The final comments on daily and billing period methods have been received. The new, finalized specifications are currently being updated you can track the final on GitHub Issue #82. Participants can review the final specifications and track any issues that fed into the final specification prior to their publication at this site.
The CalTRACK methods are equipped to normalize for weather’s effect on a building’s energy consumption. The methods become unreliable when a building’s energy consumption patterns are instead correlated with non-weather variables. For example, irrigation pumps are used on an agricultural cycle rather than in response to temperature changes. It is reasonable to expect higher energy consumption during the growing season and an analyst may suggest re-specifying the model to control for these seasonal variations. Without modification, existing billing and daily CalTRACK models cannot accommodate these nuanced cases. For this reason, buildings that are not well-specified by the CalTRACK model should be identified and removed from portfolios because they have significant effects on portfolio uncertainty. This issue can be tracked on GitHub Issue #71.
To evaluate a building’s qualification status, a metric and a thresholds should be defined. After empirical testing, the recommended metric for CalTRACK 2.0 is CV(RMSE).
- The properties of the CV(RMSE) metric penalize buildings with outlier energy use. Due to their significant effect on portfolio uncertainty, it is recommended that buildings with outlier energy use are eliminated from portfolios. The CV(RMSE) metric makes removing outlier buildings from portfolios more important.
- CV(RMSE) is not sensitive to close to zero individual usage values. This makes it more robust than MAPE and similar metrics.
Building type can be a useful identifier for aggregators to determine a building’s suitability for a portfolio. In figure 1, the relationship between energy consumption and CV(RMSE) is measured by building type. The size of each dot corresponds with the number of meters per building type.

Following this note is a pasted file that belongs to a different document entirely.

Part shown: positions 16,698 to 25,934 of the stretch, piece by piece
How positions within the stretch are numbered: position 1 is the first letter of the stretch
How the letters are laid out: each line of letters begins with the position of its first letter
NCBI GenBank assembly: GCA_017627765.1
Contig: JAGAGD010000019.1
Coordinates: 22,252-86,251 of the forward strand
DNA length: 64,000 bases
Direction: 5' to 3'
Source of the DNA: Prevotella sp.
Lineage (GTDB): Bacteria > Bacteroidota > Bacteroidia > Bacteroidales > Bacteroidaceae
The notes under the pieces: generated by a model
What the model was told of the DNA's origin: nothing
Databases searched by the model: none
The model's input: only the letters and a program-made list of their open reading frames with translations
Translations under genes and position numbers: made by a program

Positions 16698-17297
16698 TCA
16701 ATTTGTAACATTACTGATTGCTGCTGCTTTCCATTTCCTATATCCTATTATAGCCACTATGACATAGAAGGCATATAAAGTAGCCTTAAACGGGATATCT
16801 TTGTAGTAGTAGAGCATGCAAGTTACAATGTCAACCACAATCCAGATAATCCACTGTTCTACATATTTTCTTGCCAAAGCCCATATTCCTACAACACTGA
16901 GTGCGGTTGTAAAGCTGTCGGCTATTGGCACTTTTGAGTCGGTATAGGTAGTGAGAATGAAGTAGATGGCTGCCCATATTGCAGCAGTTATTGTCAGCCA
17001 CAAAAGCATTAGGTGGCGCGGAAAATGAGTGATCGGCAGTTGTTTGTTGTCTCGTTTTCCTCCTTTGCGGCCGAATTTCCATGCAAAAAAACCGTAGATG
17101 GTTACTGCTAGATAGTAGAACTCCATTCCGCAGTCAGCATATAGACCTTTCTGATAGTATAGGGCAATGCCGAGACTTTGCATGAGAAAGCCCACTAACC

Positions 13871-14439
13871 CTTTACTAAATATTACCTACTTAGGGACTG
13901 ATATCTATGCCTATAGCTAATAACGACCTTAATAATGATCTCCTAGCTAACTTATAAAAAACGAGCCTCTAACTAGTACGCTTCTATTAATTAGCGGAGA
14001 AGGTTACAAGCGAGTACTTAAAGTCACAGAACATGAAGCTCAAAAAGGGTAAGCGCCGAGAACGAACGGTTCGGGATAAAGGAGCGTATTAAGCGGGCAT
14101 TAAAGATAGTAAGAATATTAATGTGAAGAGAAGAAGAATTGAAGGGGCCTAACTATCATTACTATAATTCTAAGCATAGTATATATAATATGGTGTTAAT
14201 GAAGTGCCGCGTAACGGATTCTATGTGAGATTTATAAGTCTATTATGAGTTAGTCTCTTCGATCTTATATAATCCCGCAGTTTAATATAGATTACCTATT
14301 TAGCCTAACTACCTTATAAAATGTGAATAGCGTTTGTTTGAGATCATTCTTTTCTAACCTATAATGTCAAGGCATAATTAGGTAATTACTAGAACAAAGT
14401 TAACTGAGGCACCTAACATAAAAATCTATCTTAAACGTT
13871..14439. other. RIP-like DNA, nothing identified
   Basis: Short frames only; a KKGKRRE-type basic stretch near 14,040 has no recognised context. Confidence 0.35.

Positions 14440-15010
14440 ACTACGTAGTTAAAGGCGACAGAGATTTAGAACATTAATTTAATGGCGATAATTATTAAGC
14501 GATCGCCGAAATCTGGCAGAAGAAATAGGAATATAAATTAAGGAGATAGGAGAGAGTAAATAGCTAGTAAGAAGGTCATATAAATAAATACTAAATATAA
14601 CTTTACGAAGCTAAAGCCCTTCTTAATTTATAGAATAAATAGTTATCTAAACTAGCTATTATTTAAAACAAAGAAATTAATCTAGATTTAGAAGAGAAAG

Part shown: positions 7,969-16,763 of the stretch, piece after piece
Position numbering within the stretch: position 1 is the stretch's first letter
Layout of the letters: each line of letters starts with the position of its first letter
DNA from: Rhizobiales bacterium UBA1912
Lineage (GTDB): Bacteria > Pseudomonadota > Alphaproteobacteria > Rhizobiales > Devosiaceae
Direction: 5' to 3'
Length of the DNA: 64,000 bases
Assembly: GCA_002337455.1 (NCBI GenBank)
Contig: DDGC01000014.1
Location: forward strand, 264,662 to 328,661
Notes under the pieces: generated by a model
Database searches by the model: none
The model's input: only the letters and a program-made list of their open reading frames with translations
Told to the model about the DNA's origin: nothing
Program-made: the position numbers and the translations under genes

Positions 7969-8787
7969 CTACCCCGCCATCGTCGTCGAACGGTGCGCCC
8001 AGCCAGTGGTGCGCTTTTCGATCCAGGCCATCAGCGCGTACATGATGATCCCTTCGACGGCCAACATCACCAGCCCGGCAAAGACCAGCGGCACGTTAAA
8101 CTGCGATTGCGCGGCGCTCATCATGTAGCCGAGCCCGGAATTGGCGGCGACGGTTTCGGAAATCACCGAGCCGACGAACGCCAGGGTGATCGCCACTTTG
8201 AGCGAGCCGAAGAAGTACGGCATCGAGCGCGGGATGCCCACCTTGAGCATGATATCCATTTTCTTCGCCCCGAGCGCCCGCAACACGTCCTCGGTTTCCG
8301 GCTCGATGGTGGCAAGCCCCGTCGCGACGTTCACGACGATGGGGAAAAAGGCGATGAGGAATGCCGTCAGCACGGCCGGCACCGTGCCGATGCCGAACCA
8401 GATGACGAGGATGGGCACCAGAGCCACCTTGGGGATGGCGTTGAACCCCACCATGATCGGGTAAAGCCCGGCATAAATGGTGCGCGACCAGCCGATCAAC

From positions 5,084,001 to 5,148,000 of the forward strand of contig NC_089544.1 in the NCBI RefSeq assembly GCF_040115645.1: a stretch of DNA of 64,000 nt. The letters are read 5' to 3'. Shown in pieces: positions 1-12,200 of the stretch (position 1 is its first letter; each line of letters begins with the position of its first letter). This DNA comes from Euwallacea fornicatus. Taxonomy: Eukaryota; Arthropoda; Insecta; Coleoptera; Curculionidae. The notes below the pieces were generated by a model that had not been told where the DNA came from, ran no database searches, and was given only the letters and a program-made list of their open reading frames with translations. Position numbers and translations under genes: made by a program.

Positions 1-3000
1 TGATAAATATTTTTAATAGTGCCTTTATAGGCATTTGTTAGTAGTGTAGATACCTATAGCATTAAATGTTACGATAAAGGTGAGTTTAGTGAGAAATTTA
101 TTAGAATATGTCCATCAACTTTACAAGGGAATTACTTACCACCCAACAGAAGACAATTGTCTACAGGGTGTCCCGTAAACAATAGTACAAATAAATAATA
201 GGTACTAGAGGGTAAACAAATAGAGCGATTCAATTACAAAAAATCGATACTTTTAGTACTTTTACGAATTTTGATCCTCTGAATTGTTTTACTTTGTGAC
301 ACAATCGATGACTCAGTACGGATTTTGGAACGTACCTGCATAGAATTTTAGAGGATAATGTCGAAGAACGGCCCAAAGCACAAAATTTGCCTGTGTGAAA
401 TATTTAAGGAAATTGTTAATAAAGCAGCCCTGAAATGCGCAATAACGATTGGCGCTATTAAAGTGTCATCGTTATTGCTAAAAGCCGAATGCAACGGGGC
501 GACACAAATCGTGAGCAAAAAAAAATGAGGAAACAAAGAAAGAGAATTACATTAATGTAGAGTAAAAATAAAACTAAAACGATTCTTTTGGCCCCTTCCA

Due to differences in model quality, portfolio size, and building type between aggregator datasets, it is difficult to establish a universally applicable building-level CV(RMSE) cut-off. The graphs below visualize the relationship between building-level CV(RMSE), portfolio uncertainty, and building attrition. The various graphs show these relationships with different building types and portfolio sizes. While analyzing the graphs, consider that procurers and aggregators tend to be more concerned with portfolio-level uncertainty and building attrition than the building-level CV(RMSE), especially for pay-for-performance programs and Non-Wires Alternatives procurements.
We are recommending that the specific building eligibility requirements be generally left to the procurer, who can set the requirements that align best with their goals for a procurement, provided these are specified clearly upfront. CalTRACK can provide general guidelines as follows.
- For use cases where confidence in portfolio-level performance is required (e.g. aggregator-driven pay-for-performance, non-wires alternatives (NWA) procurements), we recommend using a permissive building-level CVRMSE threshold (100% is recommended), but requiring that a portfolio-level metric be respected (e.g. weighted mean CVRMSE or portfolio fractional savings uncertainty). The portfolio-level threshold will be a policy decision and may differ depending on the use case (e.g. NWA procurement may require less than 15% uncertainty, regular pay-for-performance program may require 25% to align with ASHRAE Guideline 14 etc.)
- For use cases where confidence in individual building results is required (e.g. customer-facing performance based incentives), ASHRAE Guideline 14 thresholds may be used.
Normalized Metered Energy Consumption Draft Guidance CPUC
ASHRAE Guideline 14
- Comments on Recommendations for Building Qualifications
- Suggestions and recommendations for hourly models
- Revisiting other requirements in terms of hourly models
- Tests for hourly models